Archive for the ‘ALBUMS’ Category

Darlingside – “Futures”
-Have you ever heard of these guys? Say… two songs ago? Anyways, I really like Darlingside .This particular track has their characteristic harmonies while also echoing this sort of Beatles-esque complexity in the string and backing track as well. I genuinely feel that if the Beatles were making music today, it would be along these lines. This is a great album .

Massachusetts in the winter is the perfect place to lock yourself in a living room next to a roaring fire, and Extralife, is the latest album by folk quartet Darlingside, is the perfect album to take with you. It’s crackling and warm like a hearth, soft and faint like the crooning of a breeze. But, it’s also an album that undoubtedly drives its own path, led by the earnest ardour of Dave SenftDon MitchellAuyon Mukharji, and Harris Paseltiner. Each time you listen you will hear something new, as this inventive quartet gives us plenty to mull.

In Extralife you may recognize the characteristic roots of the modern folk sound. Inklings of Bon IverLord Huron, and The Lumineers permeate this indie folk album. Extralife doles out low and rich vocal harmonies, humble acoustic guitar, and reverb-a-plenty. But wedged between these genre staples you might find something. unexpected

Extralife is a record infused with apocalyptic dread, a collection of campfire sing-alongs for the end of days. As well, it’s an oddly beautiful record, comfortable in its unsettling contemplations and rapturous.

They’re lovers, not fighters — four unrelated brothers whose friendship makes the music happen. History has certainly taught us that close friendships make some of the best music (think Lennon and McCartney), but when a band’s sound is forged in fraternity, they are left with the responsibility of creating a connection to make all listeners feel like a part of their brotherhood. To do this, Darlingside attempts to create a sense of place, a tangible mood manifested in hollow, dramatic, room-filling harmonies. Their nouveau “wall of sound” is a vehicle which draws in all those who can’t help but overhear.

Though working within the boundaries of the folk form, Darlingside is musically distinct, crafting a memorable brand of indie alt-folk. They are educated musicians with a sophisticated understanding of songwriting, consequently able to employ unconventional sounds and rhythmic tricks to pique interest in unexpected ways. In their lyrics, Darlingside are wordsmiths in the most literal form, collecting and assembling words into images that reflect the wildest wanderings of their imaginations, even inventing words that exist only in their futuristic, apocalyptic playground. Like fantasy-philes or astrologers, they peel back the layers of dreams with deft lyrical ambiguity. They sing these lyrics with the timbre of a tenor chorus in chant — not just one voice, but a symphony of voices. They sing for the sake of anyone who treasures uncovering meaning in their clouded surroundings.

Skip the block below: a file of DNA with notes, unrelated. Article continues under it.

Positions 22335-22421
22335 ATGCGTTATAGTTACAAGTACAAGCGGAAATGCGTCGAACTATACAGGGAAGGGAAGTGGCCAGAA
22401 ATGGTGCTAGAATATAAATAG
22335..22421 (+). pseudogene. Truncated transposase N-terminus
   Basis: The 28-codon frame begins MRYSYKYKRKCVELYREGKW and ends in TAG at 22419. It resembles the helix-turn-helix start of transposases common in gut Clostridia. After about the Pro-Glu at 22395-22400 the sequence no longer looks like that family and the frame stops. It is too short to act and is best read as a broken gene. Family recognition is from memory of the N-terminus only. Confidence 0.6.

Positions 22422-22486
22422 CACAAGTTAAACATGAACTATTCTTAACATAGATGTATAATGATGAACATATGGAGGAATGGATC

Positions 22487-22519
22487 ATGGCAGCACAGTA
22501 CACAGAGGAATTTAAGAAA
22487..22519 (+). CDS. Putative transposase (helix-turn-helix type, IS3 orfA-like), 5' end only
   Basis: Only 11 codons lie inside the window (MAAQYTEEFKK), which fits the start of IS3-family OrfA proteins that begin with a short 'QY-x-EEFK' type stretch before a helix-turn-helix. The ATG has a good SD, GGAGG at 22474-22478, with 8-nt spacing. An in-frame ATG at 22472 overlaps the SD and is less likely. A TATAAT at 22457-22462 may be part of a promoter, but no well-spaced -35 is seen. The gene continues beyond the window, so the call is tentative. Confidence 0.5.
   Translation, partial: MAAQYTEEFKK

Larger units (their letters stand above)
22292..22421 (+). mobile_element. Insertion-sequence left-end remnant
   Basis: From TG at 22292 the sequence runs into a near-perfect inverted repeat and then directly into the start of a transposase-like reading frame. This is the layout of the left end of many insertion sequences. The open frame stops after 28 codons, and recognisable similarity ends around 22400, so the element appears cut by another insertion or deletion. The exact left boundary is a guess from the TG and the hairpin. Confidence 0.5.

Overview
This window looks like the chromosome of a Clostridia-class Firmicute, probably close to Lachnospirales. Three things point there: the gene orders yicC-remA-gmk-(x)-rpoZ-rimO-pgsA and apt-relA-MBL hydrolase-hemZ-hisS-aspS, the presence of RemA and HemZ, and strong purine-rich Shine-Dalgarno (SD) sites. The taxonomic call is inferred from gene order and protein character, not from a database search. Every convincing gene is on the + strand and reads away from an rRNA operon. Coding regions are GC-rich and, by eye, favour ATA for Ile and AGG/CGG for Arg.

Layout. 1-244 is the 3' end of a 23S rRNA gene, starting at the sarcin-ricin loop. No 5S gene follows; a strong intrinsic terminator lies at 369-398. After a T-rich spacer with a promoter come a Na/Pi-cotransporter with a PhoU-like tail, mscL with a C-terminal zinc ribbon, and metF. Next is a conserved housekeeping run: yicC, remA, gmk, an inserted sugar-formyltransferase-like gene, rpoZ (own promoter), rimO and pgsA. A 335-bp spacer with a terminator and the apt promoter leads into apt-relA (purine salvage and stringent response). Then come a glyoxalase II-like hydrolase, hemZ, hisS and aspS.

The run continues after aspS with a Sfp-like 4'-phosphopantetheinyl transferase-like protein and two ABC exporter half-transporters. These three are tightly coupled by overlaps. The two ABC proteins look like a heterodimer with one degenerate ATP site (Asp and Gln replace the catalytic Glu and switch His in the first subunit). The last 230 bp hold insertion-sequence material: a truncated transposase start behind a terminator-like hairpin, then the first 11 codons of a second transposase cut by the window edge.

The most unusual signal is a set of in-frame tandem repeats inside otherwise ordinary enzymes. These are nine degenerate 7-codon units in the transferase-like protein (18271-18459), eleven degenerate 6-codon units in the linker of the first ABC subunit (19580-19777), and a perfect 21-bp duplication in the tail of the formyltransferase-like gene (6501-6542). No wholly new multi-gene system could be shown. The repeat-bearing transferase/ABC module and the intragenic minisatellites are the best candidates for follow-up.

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The Beatles released their 12th and final LP “Let It Be” on May 8th, 1970. It was released almost a month after the group had broke-up.

The album started out being named “Get Back” where the band was hoping to return to their earlier, less complicated approach to music. It was recorded and projected for release before their album “Abbey Road,” which came out in 1969. Paul McCartney said a new edit of the Beatles movie Let It Be could enter production in the near future.

The original 1970 documentary hasn’t been available in home formats since 1982 as a result of scenes that showed the band in a negative light as the members moved toward their split.

McCartney had been asked about the movie during a recent radio interview. “We keep talking about that,” he said. “We have meetings. … People have been looking at the footage.” He added that he’d been told that a great deal of the unused material showed “a bunch of guys making music and enjoying it.” “Who knows, that may be happening in a year or two,” he noted.

The report also quoted Let It Be cinematographer Tony Richmond, who’d previously said a proposed DVD remaster had been blocked “by George’s Harrison’s estate and his wife and Yoko Ono, because they don’t want the acrimony shown.” In 2007, Apple Corps boss Neil Aspinall said “the film was so controversial when it first came out. When we got halfway through restoring it, we looked at the outtakes and realized: this stuff is still controversial. It raised a lot of old issues.”

Discussing a potential re-release in 2018, McCartney said that he’d had no objection to the idea, though he added that the “objection should be me. I don’t come off well.” He went on to explain that he was “one of the votes” on the board of Apple Corps, and that Ringo Starr, Ono and Olivia Harrison counted as much as he did.

“That’s the secret of the Beatles – can’t do three to one,” he said. “During the breakup was when it got screwed up – we did three against one. But now it has to be unanimous. The two girls are Beatles.”